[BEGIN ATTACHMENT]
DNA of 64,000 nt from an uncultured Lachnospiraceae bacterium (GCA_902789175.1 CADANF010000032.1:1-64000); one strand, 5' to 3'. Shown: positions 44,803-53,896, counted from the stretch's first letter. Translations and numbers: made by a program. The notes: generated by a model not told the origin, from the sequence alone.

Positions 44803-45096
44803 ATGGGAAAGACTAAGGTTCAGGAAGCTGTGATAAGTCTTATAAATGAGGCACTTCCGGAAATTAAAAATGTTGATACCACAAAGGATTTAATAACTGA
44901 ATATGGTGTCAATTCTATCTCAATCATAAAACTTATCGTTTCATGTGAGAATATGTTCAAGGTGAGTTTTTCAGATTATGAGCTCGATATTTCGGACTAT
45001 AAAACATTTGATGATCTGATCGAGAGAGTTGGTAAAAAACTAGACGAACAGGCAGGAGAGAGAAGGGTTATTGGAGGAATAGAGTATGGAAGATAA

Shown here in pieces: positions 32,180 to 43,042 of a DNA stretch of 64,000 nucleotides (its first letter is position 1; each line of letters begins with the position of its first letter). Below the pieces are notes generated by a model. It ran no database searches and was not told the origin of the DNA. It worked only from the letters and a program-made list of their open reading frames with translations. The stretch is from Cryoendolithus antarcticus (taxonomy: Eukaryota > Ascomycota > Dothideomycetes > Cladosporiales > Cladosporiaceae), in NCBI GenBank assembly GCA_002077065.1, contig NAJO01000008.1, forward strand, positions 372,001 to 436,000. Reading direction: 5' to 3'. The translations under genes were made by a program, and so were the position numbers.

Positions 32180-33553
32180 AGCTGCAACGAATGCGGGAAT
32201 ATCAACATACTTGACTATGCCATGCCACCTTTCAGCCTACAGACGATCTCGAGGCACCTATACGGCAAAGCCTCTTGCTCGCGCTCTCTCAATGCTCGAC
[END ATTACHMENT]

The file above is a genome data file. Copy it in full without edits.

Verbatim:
DNA of 64,000 nt from an uncultured Lachnospiraceae bacterium (GCA_902789175.1 CADANF010000032.1:1-64000); one strand, 5' to 3'. Shown: positions 44,803-53,896, counted from the stretch's first letter. Translations and numbers: made by a program. The notes: generated by a model not told the origin, from the sequence alone.

Positions 44803-45096
44803 ATGGGAAAGACTAAGGTTCAGGAAGCTGTGATAAGTCTTATAAATGAGGCACTTCCGGAAATTAAAAATGTTGATACCACAAAGGATTTAATAACTGA
44901 ATATGGTGTCAATTCTATCTCAATCATAAAACTTATCGTTTCATGTGAGAATATGTTCAAGGTGAGTTTTTCAGATTATGAGCTCGATATTTCGGACTAT
45001 AAAACATTTGATGATCTGATCGAGAGAGTTGGTAAAAAACTAGACGAACAGGCAGGAGAGAGAAGGGTTATTGGAGGAATAGAGTATGGAAGATAA

Shown here in pieces: positions 32,180 to 43,042 of a DNA stretch of 64,000 nucleotides (its first letter is position 1; each line of letters begins with the position of its first letter). Below the pieces are notes generated by a model. It ran no database searches and was not told the origin of the DNA. It worked only from the letters and a program-made list of their open reading frames with translations. The stretch is from Cryoendolithus antarcticus (taxonomy: Eukaryota > Ascomycota > Dothideomycetes > Cladosporiales > Cladosporiaceae), in NCBI GenBank assembly GCA_002077065.1, contig NAJO01000008.1, forward strand, positions 372,001 to 436,000. Reading direction: 5' to 3'. The translations under genes were made by a program, and so were the position numbers.

Positions 32180-33553
32180 AGCTGCAACGAATGCGGGAAT
32201 ATCAACATACTTGACTATGCCATGCCACCTTTCAGCCTACAGACGATCTCGAGGCACCTATACGGCAAAGCCTCTTGCTCGCGCTCTCTCAATGCTCGAC